Uncertainty brought about by Brexit and a pattern of lower farm incomes will challenge farmers to think carefully about energy use in 2017 and beyond. Olivia Midgley reports.
Increasing business efficiency and cutting costs will once again be key in 2017, as the UK farming industry anticipates falling incomes and the potential loss of income support in post-Brexit Britain.
While those contemplating investing large amounts of money in projects such as renewables may have put their plans on hold for the time being, experts believe there is still a good business case to make for introducing new technologies on-farm.
Richard Palmer, head of energy and estate business management at Butler Sherborn, says when it comes to energy, farmers will add most value to their businesses by focusing on how much energy they use, when they use it and where it comes from.
He says: “The UK energy system is constrained and the Government is incentivising customers to think differently through, for example, the introduction of a Capacity Market Levy and the roll-out of smart meters.”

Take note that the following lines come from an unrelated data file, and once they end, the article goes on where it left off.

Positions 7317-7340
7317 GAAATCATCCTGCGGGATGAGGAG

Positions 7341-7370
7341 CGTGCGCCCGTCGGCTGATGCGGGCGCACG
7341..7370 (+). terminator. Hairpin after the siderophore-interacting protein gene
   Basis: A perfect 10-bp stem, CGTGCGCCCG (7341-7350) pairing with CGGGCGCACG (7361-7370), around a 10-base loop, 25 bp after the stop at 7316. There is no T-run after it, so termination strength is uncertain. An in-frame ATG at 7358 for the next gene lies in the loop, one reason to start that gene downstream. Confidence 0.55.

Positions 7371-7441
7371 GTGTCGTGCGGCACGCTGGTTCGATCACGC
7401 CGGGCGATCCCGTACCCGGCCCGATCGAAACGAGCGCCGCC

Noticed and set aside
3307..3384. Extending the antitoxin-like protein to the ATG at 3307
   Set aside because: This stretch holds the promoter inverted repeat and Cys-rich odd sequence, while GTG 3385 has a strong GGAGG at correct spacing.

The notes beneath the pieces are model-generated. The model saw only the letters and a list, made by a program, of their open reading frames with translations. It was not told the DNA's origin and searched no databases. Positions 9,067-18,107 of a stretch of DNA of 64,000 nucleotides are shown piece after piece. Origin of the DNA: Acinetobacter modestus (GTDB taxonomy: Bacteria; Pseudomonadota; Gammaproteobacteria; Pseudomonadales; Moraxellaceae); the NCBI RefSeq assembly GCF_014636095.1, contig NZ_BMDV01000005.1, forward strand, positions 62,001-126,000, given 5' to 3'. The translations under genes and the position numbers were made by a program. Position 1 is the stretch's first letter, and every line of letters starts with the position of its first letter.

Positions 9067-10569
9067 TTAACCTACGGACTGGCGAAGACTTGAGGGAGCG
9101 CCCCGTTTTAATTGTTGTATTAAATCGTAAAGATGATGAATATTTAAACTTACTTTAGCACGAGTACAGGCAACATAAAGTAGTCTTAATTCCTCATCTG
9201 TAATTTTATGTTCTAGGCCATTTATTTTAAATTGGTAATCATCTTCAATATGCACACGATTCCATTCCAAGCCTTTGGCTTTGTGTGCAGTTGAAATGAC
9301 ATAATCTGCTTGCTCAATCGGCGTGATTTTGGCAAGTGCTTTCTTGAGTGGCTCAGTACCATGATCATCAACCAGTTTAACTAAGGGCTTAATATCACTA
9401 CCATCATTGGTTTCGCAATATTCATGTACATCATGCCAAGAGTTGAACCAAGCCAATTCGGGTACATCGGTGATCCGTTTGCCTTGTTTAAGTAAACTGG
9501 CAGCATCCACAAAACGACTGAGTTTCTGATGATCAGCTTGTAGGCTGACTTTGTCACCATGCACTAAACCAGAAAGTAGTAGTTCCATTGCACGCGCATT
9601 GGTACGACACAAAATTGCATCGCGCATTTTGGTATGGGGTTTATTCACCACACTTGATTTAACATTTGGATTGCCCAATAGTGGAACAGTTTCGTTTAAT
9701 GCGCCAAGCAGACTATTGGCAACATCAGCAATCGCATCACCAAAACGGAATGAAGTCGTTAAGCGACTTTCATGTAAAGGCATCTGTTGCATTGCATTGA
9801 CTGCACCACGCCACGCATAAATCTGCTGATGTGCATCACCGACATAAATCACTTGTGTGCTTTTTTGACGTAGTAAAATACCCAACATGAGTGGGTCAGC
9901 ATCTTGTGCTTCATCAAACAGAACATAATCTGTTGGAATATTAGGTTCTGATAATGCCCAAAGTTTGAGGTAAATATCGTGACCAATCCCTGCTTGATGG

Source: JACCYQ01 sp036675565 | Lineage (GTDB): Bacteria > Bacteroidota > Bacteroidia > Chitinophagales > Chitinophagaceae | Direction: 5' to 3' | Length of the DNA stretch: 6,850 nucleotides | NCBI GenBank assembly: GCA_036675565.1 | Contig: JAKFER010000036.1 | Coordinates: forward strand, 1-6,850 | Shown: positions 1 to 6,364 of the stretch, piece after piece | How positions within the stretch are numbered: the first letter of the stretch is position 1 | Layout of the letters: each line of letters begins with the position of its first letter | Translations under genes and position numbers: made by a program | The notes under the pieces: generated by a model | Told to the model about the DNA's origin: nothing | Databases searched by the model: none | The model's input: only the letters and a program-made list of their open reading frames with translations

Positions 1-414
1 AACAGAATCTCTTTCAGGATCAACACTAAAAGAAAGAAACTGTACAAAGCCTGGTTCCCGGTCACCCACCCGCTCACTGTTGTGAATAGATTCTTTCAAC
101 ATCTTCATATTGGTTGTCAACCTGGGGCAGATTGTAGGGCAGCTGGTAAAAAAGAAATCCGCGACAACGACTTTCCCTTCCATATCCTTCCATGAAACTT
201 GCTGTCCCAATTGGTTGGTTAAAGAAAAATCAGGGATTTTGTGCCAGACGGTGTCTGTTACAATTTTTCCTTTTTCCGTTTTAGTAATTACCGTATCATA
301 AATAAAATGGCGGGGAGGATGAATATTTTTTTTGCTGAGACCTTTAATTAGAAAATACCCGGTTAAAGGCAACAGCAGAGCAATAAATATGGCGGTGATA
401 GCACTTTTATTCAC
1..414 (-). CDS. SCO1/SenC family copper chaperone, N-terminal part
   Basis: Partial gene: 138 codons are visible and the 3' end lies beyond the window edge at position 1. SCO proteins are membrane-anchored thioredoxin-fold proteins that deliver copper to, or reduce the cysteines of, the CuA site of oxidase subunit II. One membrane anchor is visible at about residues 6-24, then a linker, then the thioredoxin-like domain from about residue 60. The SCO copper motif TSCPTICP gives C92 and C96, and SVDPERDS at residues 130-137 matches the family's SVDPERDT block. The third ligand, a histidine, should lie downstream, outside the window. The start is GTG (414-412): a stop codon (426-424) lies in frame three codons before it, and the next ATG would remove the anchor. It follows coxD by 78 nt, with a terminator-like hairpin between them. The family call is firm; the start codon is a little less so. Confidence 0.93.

Some farmers, depending on the classification of their energy use, will have to upgrade to smart meters by April 2017.
Mr Sherborn says: “These changes will increase meter operating costs and mean winter peak time costs between 4pm and 7pm will more than double compared with other periods in the same day.”
As seasonal time of day tariffs become the norm, farmers will need to better manage their energy use if they are to avoid these peak rates, warns Mr Palmer.
However, they may also look to renewable energy and using batteries as part of their energy management strategy.
Joanne Ragdale, managing director at The Energy Manager, says: “In 2017, more than 60 per cent of your electricity bill will be made up of Government levies and taxes, distribution and network charges and supplier operating costs.